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Your learning experience

Studying politics and international relations at Reading is not just about learning what other people already know. It is about developing an in-depth knowledge and understanding, and having the opportunity to put your ideas to the test. 

You will develop your critical thinking and analytical skills, and learn how to work both independently and in a group.


Learn on exciting modules

In this video Dr Brian Feltham, Lecturer in the Department of Politics and International Relations, gives you a taster of the Freedom module that you'll do in your first year on our courses.

Our teaching methods

Lectures and small-group seminars

In our small-group seminars, you'll have plenty of opportunities to develop your own ideas, present them, and hear what others make of them, as well as interact directly with our academics.

Our lectures will give you a framework of knowledge within which you can develop your thinking.

Visiting speakers

To complement our academics’ expertise, we have hosted a variety of guest speakers, including Alastair Campbell, former political aide; Dame Margaret Hodge, Labour MP; and Matthew Barzun, United States Ambassor to the UK.  

Interacting with our regular visitors provides an insight into the different opportunities available to you after graduation and gives you the chance to build your network.

Independent study

In each module you will read material (and sometimes also watch films or videos), then analyse what you have found in order to develop answers to particular questions in written assignments. 

The biggest piece of analysis you will do is your final-year dissertation, when you will write a paper of 8,000-10,000 words on your own original research project. 

Group work

You'll have plenty of opportunities to work in groups with fellow students on projects and presentations.

For example, in the first-year Freedom module, you will work in small teams to give presentations on key issues.

Data and IT projects

Numeracy and IT skills are increasingly important in the contemporary workplace, which is why we give you opportunities to hone these skills during your degree. 

Our Study of Politics module requires students to learn Statistical Package for the Social Sciences (SPSS) software, while Politics of the Welfare State tasks you with engaging with data about social policies.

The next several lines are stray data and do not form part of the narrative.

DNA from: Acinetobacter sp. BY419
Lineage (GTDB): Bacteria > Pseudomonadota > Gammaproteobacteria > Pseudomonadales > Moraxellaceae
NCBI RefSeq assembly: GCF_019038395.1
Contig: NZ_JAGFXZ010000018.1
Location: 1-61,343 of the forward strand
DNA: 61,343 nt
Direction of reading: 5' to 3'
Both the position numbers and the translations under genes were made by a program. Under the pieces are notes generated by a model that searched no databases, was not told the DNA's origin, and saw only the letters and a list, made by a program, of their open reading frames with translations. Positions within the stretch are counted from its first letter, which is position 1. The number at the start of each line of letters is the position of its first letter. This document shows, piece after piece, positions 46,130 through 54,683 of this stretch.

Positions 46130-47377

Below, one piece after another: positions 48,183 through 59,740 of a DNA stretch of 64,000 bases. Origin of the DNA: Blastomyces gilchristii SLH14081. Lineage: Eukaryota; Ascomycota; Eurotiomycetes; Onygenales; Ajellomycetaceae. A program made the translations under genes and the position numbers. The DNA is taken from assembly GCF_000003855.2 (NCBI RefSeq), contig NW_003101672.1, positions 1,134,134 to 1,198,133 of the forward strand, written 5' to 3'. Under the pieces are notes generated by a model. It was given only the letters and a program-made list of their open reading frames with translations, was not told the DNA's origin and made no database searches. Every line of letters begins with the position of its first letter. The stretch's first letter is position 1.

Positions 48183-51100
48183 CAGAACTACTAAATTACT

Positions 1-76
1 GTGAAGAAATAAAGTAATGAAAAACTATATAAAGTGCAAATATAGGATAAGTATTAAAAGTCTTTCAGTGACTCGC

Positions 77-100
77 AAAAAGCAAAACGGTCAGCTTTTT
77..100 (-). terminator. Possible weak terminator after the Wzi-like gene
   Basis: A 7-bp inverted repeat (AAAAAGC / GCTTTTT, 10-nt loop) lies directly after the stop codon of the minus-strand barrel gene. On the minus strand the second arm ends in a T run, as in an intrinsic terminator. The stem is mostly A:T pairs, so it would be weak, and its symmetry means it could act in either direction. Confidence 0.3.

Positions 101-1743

Research methods

We provide extensive research training to our undergraduate students, including how to collect and make sense of various types of data.

You'll learn the different theoretical approaches to politics, as well as different methodological approaches to political analysis. You will also have opportunities to develop core skills of political research. 

The seminar-focused format of the BA Politics and International Relations course helped me develop my confidence in public speaking and generating informed opinions, while also understanding the importance of listening to others and taking in information.

Olivia Highwood

BA Politics and International Relations graduate

Learn through practical experience

Placement opportunities

Doing a work placement allows you to gain practical experience and transferable skills that employers value, so we encourage our students to undertake placements during their degree.

We have connections all over the world in our field, including in government, charities and non-governmental organisations (NGOs). This means we can help you to find exceptional placement opportunities that reflect your ambitions.

You can undertake a short placement as part of a module or over the summer vacation, or undertake a year-long placement in industry and turn your degree into a four-year course.

We offer several modules with embedded placement opportunities, where you can gain experience in the UK or abroad in a field relevant to your career ambitions. For example, in the British Government and Politics module, you could have the opportunity to undertake a two-week placement at a charity, media organisation, or with an MP or local councillor.

Securing a placement can be competitive, which is why we have a dedicated placement co-ordinator who'll provide you with one-to-one support in applying for opportunities. 

Read about Peter Stockdale's placement year experience

Innovative modules

We offer a number of exciting practical modules that enable you to follow your passions, develop relevant, practical skills and gain real-world experience.

Examples of our innovative modules include:

  • Model United Nations, where you'll visit an overseas conference and take part in a simulation of the United Nations in action. It gives you the chance to engage with students and academics from other universities across Europe and the UK.
  • The Middle East – participate in a crisis simulation, involving negotiation and conflict resolution.
  • Media and Politics, where you may get the opportunity to produce a politics radio show. This module teaches you the skills required to successfully run a radio show, but also requires you to engage in political research and discussion around media theory and how it's applied.

Meet our experts

Our staff have exceptional knowledge in an impressive range of political topics and issues. Many of our academics are directly involved in international politics, sharing their expertise with governments and policymakers.

Life in the Department

Learn in an exciting environment where you'll be challenged and supported to thrive and grow as an individual. You'll join a passionate community of students and academics from around the world. 

Dr Mark Shanahan's story

Our graduates go into all sorts of jobs, so we give them analytical skills, strong communication skills and the ability to investigate, find solutions and use knowledge that can be applied across a whole range of occupations.

Dr Mark Shanahan

Head of Department